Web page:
Friday in the Field: Driving Efficiency in New Markets

John Prosser
I recently sat down with Vice President, Christy Ullo, to discuss my career. Our conversation turned to our Time on Tools® service line and its growing potential in the Nuclear sector.

Christy Ullo: How long have you been with Faithful+Gould?

I have been with Faithful+Gould since 2007, so a little more than nine years now, it’s amazing how time flies! Right now, I’m working as a lead cost manager in our Portland, Oregon office on an estimating project for a major rail infrastructure client, providing independent cost estimates for its environmental department.

CU: How did you get into the construction industry? Did you study estimating in school?

After leaving school, I did a course in general construction and I started my career in civil engineering. I didn’t start quantity surveying until I moved to Hong Kong in the early 90s.

CU: I didn’t know you lived in Hong Kong! How did you end up so far from home?

I took some time off after working for a few years and decided to travel and ended up living there for nine years. I was fortunate because around the time I arrived there was a lot of construction work going on in the area so I was able to work abroad for a few years, that’s what spring boarded my career in quantity surveying. I worked for a French company on major civil engineering projects to do with a new airport being constructed. Then after the handover back to China, things started to slow down so it was the appropriate time to leave.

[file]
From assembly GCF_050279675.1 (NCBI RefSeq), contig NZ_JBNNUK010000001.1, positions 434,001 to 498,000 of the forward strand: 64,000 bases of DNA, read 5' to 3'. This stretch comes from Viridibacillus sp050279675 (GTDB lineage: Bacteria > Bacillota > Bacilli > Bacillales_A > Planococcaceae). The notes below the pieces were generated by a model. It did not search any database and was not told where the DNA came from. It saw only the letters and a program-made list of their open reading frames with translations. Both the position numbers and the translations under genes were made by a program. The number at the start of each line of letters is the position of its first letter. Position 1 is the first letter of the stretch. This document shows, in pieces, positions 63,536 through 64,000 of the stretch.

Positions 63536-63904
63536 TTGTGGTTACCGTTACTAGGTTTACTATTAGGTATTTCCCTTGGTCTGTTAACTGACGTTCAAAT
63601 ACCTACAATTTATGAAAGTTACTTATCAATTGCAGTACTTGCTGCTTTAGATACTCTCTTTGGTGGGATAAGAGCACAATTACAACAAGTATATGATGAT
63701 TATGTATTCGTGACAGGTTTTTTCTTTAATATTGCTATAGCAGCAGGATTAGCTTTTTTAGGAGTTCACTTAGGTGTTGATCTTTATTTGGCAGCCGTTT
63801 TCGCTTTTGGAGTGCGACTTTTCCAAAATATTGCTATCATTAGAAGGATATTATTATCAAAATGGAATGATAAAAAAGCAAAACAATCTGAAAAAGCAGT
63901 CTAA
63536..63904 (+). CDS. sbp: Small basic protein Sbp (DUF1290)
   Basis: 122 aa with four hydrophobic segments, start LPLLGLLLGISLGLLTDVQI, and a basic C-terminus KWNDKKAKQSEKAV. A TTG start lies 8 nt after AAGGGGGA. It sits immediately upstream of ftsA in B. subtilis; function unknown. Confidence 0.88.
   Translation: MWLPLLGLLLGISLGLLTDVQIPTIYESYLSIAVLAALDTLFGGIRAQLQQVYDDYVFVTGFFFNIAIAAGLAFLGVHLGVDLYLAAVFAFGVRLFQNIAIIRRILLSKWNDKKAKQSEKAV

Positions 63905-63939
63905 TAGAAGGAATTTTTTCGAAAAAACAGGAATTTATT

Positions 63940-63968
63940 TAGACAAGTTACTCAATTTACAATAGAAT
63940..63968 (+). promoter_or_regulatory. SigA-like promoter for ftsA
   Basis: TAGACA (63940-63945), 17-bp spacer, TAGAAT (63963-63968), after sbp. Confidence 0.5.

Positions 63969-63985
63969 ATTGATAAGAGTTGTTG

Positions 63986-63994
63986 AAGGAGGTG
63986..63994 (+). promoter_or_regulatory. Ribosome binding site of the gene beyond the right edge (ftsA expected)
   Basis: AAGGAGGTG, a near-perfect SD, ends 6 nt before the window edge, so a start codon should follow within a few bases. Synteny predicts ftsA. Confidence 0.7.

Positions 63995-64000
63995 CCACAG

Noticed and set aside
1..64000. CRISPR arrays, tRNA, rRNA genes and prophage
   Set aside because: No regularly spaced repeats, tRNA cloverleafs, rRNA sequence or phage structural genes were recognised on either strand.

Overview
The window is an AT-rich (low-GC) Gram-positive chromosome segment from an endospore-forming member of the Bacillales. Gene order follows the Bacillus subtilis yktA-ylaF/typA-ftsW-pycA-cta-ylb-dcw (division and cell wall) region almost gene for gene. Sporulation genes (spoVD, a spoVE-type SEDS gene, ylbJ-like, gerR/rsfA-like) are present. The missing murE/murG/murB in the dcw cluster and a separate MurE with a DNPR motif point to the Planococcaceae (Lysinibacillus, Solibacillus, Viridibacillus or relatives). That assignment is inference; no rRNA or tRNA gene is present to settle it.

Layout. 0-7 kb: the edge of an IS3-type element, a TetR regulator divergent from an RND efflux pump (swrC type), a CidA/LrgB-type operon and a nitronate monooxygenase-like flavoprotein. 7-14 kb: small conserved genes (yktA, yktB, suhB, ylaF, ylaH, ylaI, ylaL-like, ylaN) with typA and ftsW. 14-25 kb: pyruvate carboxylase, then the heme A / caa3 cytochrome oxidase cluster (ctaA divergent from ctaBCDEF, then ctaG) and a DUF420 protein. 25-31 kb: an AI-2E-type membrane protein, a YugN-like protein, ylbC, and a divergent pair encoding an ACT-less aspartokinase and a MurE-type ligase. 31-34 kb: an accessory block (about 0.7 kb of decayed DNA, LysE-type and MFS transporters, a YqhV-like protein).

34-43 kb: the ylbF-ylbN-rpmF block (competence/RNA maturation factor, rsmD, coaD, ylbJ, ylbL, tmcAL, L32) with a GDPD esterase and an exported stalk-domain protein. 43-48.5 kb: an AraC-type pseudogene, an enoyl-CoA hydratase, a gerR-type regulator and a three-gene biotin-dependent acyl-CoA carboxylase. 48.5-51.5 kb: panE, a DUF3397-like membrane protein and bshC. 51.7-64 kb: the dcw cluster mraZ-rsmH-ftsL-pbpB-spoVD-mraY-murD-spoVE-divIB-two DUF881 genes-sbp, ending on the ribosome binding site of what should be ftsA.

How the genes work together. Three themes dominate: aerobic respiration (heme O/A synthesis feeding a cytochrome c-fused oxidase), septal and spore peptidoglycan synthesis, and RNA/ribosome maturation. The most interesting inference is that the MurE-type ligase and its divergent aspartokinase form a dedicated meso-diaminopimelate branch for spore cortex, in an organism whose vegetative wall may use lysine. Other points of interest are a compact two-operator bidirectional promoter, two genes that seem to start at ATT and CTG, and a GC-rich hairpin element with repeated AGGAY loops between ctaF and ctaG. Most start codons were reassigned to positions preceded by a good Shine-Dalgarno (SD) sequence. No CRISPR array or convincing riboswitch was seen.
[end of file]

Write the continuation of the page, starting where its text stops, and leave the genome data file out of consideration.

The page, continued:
I think one of the strongest selling points of working in construction is that you are able to travel and learn about different cultures and working styles...

At that point I decided that I wanted to do some charity work and I heard of a youth development charity out of the U.K. that set up operations in South America called Raleigh International. I took a role there as a construction manager on a new facility for retirees in the southern tip of Chile, near Patagonia. That was another amazing experience and I was able to travel around South America, even learning a little Spanish. I didn’t move back to the U.K. until the start of the millennium in 2000.

CU: When did you come to the U.S.?

Once I was back in the U.K., working for a consultancy there, I kept gravitating toward more international projects. I worked on-site in the Caribbean, Africa and Puerto Rico and while I was on an assignment in Antigua an opportunity with Faithful+Gould came to my attention through people I actually knew from Hong Kong; then I decided to relocate to San Francisco. That was in 2007 and I haven’t looked back.

CU: Have you always wanted to travel?

I have. I think one of the strongest selling points of working in construction is that you are able to travel and learn about different cultures and working styles in this manner. I’ve really embraced that as part of my career.